Scientists have developed a way to switch on a dormant gene without inserting foreign DNA or creating a genetically modified organism (GMO) – as is the usual approach. This development is the first demonstration of the ‘deletion’ approach to gene editing, in any organism; previous attempts were not as precise or predictable.
The hope is that this technique could be adapted to situations where plant breeders want to turn genes on, for crop improvement, rather than only being able to switch them off.
Using CRISPR/Cas9 genome editing (which normally turns genes off), professor Peter Eastmond and his Rothamsted Research colleagues can bring a gene under the control of an existing gene promoter. The promoter then acts as the gene’s new ‘on-switch’.
Professor Eastmond said: “Achieving ‘gain-of-function’ phenotypes without inserting foreign DNA is an important challenge for plant biotechnologists. It’s a tough thing to do, but we’ve come up with a simple solution to a difficult problem.”
“There are many barriers to commercialisation of GM (genetically modified) crops and so it may be desirable to achieve gain-of-function by other means, if possible.”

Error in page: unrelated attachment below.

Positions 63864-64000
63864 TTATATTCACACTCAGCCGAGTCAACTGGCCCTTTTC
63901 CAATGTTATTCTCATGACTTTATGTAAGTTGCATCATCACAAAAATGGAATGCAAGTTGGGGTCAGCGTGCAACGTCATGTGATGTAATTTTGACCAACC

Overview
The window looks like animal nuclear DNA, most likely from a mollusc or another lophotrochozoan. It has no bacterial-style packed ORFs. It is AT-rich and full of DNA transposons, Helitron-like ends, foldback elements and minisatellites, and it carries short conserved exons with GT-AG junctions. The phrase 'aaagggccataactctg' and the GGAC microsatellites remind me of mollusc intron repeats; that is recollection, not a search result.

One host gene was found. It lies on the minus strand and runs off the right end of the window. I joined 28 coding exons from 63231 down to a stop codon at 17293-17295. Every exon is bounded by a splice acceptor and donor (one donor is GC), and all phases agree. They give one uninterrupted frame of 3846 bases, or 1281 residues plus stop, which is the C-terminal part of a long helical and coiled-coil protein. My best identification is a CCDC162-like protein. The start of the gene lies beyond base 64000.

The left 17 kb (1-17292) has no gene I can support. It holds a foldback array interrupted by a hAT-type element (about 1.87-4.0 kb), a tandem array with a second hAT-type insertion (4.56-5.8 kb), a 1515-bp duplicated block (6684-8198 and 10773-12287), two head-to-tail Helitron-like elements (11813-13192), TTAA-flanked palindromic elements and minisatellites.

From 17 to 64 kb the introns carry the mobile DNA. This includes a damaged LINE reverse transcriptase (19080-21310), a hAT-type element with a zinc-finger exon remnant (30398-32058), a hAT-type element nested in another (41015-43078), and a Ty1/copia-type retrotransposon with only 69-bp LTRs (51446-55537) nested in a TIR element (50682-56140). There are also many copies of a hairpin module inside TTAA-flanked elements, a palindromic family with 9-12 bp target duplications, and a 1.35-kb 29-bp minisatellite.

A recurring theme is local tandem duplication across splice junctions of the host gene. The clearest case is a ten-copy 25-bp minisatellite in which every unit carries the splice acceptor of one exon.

Despite the fact the UK and European regulators still consider genome editing as GM, in many countries, including India, China and the US, similar genome editing techniques that don’t insert any foreign DNA – so called SDN1 and SDN2 categories – have already been cleared for use by plant and animal breeders.
Studies by New Zealand’s Pastoral Greenhouse Gas Research Consortium (an industry/government joint venture group) have shown that higher dietary lipid concentrations in cattle can reduce methane emissions by up to 5%, for every 1% increase in lipid content.
Therefore, the newly achieved deletion strategy offers a transgene-free route to engineering traits that rely on switching genes on, such as crops producing high lipid feed stuffs for sheep and cattle, notes professor Eastmond.
Working in the model plant species, Arabidopsis, the team fused the promoter of a non-essential gene that’s switched on in leaves, to the DGAT2 gene that’s normally switched off – resulting in the leaves accumulating vegetable oil.